Great2 - Gifted Child Quarterly http/gcq.sagepub.com...

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http://gcq.sagepub.com Gifted Child Quarterly DOI: 10.1177/001698620605000103 2006; 50; 11 Gifted Child Quarterly Julie Dingle Swanson Breaking Through Assumptions About Low-Income, Minority Gifted Students http://gcq.sagepub.com/cgi/content/abstract/50/1/11 The online version of this article can be found at: Published by: http://www.sagepublications.com On behalf of: National Association for Gifted Children can be found at: Gifted Child Quarterly Additional services and information for http://gcq.sagepub.com/cgi/alerts Email Alerts: http://gcq.sagepub.com/subscriptions Subscriptions: http://www.sagepub.com/journalsReprints.nav Reprints: http://www.sagepub.com/journalsPermissions.nav Permissions: http://gcq.sagepub.com/cgi/content/refs/50/1/11 Citations by Katherine Prammer on April 21, 2009 http://gcq.sagepub.com Downloaded from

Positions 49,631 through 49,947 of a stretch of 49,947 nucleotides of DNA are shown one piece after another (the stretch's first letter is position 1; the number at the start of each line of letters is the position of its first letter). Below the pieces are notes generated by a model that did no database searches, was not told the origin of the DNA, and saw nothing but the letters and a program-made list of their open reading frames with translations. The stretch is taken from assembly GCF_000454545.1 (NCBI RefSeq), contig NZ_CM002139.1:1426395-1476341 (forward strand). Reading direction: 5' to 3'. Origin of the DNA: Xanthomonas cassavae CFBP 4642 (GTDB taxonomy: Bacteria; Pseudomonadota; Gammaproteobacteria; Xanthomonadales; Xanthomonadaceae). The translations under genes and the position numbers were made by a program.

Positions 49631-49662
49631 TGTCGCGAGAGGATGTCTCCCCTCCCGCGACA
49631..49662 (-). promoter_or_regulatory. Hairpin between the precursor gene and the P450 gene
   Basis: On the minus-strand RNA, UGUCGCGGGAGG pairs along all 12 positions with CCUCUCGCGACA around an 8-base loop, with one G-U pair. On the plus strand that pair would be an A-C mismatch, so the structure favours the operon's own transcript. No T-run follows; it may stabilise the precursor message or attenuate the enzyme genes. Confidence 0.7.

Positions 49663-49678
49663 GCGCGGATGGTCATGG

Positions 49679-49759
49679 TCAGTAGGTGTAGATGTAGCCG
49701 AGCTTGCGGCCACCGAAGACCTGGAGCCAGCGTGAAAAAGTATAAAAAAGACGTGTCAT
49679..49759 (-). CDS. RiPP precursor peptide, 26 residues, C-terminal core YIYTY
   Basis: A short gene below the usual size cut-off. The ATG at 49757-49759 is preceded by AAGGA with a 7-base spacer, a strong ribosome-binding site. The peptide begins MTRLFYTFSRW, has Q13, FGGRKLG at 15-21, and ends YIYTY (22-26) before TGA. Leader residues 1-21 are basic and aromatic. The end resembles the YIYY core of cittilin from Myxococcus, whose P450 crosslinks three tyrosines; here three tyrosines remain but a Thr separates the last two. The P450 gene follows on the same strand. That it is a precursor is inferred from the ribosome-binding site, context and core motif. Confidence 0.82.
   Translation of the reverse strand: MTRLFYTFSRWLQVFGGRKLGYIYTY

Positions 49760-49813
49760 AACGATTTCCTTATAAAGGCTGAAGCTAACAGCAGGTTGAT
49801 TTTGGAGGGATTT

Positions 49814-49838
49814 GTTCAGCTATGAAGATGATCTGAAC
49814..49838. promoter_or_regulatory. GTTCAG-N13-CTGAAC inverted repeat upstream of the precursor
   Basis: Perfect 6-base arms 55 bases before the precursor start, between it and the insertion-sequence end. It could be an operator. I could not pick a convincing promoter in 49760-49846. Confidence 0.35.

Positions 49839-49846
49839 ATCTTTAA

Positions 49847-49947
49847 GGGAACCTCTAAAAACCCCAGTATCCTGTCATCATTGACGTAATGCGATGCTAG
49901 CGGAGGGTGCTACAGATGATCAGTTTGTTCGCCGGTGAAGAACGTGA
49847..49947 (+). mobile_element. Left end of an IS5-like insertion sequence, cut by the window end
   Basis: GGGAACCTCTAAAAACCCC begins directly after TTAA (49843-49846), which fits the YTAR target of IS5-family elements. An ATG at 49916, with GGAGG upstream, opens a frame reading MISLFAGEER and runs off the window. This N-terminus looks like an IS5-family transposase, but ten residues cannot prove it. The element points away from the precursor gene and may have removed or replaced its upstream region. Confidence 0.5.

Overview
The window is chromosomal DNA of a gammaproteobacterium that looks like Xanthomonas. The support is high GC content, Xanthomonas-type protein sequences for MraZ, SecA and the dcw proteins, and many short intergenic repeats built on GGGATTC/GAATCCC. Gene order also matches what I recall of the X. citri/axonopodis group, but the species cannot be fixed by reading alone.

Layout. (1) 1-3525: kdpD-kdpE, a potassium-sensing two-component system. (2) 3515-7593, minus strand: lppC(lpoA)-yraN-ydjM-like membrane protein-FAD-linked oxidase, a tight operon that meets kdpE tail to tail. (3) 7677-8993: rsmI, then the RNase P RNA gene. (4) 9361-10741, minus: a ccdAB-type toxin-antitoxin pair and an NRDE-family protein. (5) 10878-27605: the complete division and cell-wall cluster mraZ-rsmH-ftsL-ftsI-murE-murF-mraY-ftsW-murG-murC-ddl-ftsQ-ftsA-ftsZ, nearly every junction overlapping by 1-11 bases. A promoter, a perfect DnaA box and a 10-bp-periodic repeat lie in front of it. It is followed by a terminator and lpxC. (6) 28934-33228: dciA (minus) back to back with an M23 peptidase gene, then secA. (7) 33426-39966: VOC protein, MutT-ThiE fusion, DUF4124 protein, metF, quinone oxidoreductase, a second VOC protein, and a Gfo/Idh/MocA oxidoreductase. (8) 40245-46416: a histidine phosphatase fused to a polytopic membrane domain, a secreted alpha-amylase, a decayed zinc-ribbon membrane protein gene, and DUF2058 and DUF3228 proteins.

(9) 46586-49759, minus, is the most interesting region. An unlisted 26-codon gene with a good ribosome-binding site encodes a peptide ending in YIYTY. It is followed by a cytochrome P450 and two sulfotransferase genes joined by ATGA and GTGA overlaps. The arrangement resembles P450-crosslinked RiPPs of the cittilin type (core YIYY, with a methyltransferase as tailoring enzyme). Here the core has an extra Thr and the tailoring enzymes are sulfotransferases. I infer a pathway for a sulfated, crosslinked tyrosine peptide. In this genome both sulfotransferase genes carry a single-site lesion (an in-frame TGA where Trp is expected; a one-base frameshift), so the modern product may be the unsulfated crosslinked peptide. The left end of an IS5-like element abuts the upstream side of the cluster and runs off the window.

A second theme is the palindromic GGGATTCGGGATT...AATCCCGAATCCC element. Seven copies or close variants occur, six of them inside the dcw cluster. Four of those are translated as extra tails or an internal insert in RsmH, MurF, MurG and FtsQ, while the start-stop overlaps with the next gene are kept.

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During an interview, Dr. Mary M. Frasier described attitudes that create barriers for students underrepre- sented in gifted programs (Grantham, 2002): Things like poor kids and gifted programs just don’t go together. I mean, I think that people in their heart of hearts really think that when kids are poor they can’t possibly perform at the level of kids that are advantaged because they haven’t had certain kinds of advantages in their home. There is such a cause-effect relationship in gifted programs that create barriers, you know, I call them my list of prerequisites to being gifted. You must have two parents; they must be college educated. You must be White. You must be in the suburbs. I know this sounds a little bit face- tious, but if you look at the enrollment in gifted programs, it’s not facetious. And any time you have those factors missing, then it is very diffi- cult for people to grasp this whole issue of gift- edness in other groups. (p. 50) Breaking Through Assumptions About Low-Income, Minority Gifted Students Julie Dingle Swanson College of Charleston A B S T R A C T This article describes Project Breakthrough, feder- ally funded as a demonstration through the Javits Gifted and Talented Education Act. Project staff worked for 3 years with three elementary schools in South Carolina to train teachers in the use of lan- guage arts and science curriculum developed by the Center for Gifted Education at the College of William and Mary. Teachers implemented the William and Mary units and several of the teaching models used in the units with all students. Goals included (a) improved performance of low-, aver- age-, and high-achieving students in mathematics, science, and language arts; and (b) identification of more low-income gifted students. The article reports on the nature of the project, its implementa- tion, and the results that point to changes in teachers’ perceptions of students’ abilities and of improved student achievement.
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